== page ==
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I'm looking for a steel shot load that retains enough energy for a killing shot, on mallards, at 50 yards. A few years ago I read an article & the writer said #1 shot wouild do it - I don't recall the load size, or the speed, but I'm guessing back then it was probably about 1,400 fps. Since the speed has increased drastically since then, Remington HyperSonic at 1,700 fps, I'm wondering if maybe 1 & 1/2 oz. of #3 shkot would do the trick. Brezny writes on this sometimes in Wildfowl Magazine - wondering if ya'll might know. Thanks.
 

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#3 shot wont be lethal at 50 with any less than 1600-1700fps pushing it. And even then you will end up with shot in the meat.

50 yard mallards means 1 1/4 of #1 shot at 1400-1475fps, or 3.5" 1 3/8 of #1 at 1550fps.

#BB will work too, but you will lose some pellet count.

I stay far away from the hypersonics. WAY too much recoil, makes it harder to get back on a bird for a follow up shot... and that recoil can not be good for your gun. My guns are working guns, not show guns, and I still wouldnt shoot it out of them.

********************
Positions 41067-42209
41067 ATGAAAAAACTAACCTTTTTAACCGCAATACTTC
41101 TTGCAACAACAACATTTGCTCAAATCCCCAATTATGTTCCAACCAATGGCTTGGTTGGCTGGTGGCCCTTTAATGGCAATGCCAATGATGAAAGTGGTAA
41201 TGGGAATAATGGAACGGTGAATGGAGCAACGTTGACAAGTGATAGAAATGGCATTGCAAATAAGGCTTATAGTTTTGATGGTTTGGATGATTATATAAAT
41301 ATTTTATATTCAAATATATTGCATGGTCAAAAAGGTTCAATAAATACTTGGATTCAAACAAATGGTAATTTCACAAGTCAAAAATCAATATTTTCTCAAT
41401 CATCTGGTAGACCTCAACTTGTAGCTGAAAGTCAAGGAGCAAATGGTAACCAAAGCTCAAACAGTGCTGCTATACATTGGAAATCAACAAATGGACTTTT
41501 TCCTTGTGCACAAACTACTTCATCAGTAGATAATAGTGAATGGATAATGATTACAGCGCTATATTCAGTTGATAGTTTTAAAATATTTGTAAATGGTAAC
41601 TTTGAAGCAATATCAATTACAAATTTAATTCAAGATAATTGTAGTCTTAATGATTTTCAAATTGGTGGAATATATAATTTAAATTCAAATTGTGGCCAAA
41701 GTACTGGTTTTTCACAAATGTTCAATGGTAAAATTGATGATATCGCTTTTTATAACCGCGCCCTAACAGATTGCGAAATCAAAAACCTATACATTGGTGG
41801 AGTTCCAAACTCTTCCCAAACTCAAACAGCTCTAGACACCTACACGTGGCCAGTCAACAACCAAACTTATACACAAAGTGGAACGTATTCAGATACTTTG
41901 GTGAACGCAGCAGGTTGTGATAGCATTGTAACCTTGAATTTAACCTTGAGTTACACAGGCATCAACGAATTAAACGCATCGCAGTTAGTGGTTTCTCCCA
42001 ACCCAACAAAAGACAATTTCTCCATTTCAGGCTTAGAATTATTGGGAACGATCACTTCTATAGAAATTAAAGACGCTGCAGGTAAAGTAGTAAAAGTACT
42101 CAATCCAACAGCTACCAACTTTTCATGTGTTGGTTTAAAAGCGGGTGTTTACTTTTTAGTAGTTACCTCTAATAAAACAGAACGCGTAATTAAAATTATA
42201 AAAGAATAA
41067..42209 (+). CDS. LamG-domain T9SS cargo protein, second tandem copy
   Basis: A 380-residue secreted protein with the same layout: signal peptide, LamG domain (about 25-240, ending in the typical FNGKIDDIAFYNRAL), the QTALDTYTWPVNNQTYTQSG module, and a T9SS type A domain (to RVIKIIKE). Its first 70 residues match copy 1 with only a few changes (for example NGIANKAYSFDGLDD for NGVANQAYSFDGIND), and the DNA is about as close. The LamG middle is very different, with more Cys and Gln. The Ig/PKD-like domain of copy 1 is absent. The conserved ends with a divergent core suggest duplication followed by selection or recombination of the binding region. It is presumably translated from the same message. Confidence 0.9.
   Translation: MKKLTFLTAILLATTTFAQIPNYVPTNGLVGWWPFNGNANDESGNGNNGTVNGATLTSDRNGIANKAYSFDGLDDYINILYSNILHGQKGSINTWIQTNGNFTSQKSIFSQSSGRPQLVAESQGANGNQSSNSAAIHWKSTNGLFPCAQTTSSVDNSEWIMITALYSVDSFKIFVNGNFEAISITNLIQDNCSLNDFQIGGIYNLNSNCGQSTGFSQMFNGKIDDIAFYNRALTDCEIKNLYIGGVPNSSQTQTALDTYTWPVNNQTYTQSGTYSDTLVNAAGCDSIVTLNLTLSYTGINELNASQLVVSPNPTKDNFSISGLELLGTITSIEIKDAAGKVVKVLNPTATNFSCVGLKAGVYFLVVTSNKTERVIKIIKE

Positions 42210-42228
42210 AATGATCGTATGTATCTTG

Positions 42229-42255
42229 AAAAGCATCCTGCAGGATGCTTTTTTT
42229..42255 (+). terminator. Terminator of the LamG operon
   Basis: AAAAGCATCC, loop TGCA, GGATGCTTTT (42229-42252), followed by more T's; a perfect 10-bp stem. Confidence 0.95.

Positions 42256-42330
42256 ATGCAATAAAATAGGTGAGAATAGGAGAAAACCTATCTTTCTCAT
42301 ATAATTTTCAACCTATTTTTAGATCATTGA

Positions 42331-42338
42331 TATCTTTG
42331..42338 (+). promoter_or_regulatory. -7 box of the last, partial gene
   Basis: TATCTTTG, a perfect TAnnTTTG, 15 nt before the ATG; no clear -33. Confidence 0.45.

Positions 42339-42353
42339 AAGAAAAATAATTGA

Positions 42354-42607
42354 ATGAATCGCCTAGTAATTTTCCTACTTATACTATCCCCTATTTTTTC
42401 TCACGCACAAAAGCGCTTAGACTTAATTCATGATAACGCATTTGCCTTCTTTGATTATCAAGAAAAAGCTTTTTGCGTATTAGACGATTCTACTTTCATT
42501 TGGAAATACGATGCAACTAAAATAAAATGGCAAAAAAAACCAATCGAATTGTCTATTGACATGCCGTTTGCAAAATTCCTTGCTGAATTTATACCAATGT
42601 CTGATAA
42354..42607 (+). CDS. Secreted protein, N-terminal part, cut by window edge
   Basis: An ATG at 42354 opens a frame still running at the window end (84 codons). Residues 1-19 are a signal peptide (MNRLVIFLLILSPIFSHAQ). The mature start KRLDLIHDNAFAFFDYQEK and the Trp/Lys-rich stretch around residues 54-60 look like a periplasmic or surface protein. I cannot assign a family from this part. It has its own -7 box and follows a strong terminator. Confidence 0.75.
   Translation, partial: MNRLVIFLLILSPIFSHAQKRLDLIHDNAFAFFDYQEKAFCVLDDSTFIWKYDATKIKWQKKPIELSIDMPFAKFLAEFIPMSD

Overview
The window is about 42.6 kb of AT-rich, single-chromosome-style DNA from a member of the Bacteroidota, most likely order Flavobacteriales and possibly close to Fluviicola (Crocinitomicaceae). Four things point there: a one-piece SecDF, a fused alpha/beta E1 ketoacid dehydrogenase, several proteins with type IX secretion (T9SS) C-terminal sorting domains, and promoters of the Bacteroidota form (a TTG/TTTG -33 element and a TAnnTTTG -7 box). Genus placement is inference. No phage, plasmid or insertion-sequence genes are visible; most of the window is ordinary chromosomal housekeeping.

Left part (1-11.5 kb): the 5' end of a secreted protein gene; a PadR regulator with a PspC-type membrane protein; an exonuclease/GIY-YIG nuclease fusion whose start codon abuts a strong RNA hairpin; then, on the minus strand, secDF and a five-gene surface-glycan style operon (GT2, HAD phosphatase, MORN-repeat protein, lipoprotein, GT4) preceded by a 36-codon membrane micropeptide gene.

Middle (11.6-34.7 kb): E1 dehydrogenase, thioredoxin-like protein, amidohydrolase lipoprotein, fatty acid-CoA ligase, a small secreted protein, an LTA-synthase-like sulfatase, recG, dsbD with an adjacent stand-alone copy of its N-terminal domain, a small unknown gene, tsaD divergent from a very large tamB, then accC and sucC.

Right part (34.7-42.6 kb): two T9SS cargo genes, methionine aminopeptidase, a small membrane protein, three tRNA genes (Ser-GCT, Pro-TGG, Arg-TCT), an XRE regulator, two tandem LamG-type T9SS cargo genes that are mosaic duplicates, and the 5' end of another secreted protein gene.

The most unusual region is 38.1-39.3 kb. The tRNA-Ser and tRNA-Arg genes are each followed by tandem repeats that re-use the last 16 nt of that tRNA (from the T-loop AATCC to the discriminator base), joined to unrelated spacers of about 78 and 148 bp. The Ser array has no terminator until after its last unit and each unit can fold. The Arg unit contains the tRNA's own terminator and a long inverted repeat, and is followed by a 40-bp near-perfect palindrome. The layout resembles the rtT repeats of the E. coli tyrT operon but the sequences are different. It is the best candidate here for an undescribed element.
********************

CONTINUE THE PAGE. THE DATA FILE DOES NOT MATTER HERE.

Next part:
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One spot I used to hunt was a river where the closest I could set up a blind was about 30 yards from the closest edge. The river wasn't wide, but the ducks would drop in with trees blocking any decent shot at them on the way down. However, when I would stand up, they would take off flying almost straight away from me. Most of the shots were in the 45 - 50 yard range by the time the gun went off. The gun and load I used was a BPS10, with 1 3/8 oz. of 1's at 1570 fps, through a .720" Terror choke. it worked very well with few swatting shots being required. I know I couldn't get a good enough pattern from my 12ga. at that range to be reliable, but the 10ga. would do it. If you can get a good enough pattern with a comparable weight and velocity 12ga. load of 1's, I'd think it would work too.
 

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What choke constriction would you use in a 12 gauge and what would be the largest shot size in steel loads would you need to use to drop mallards at 50 yards? I shoot tight chokes (anywhere from .025 to .035 constriction) for lead shot at pheasants and like to take them at long yardage but with steel, what constriction choke and steel shot size do I need to set myself up with take some of the longer range shots?
 

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cootlover said:
I shoot fast steel #2 3in 1550 out of my m2 20ga with my pattern master very deadly. I think most hunters cant even hit a duck at 50 yards.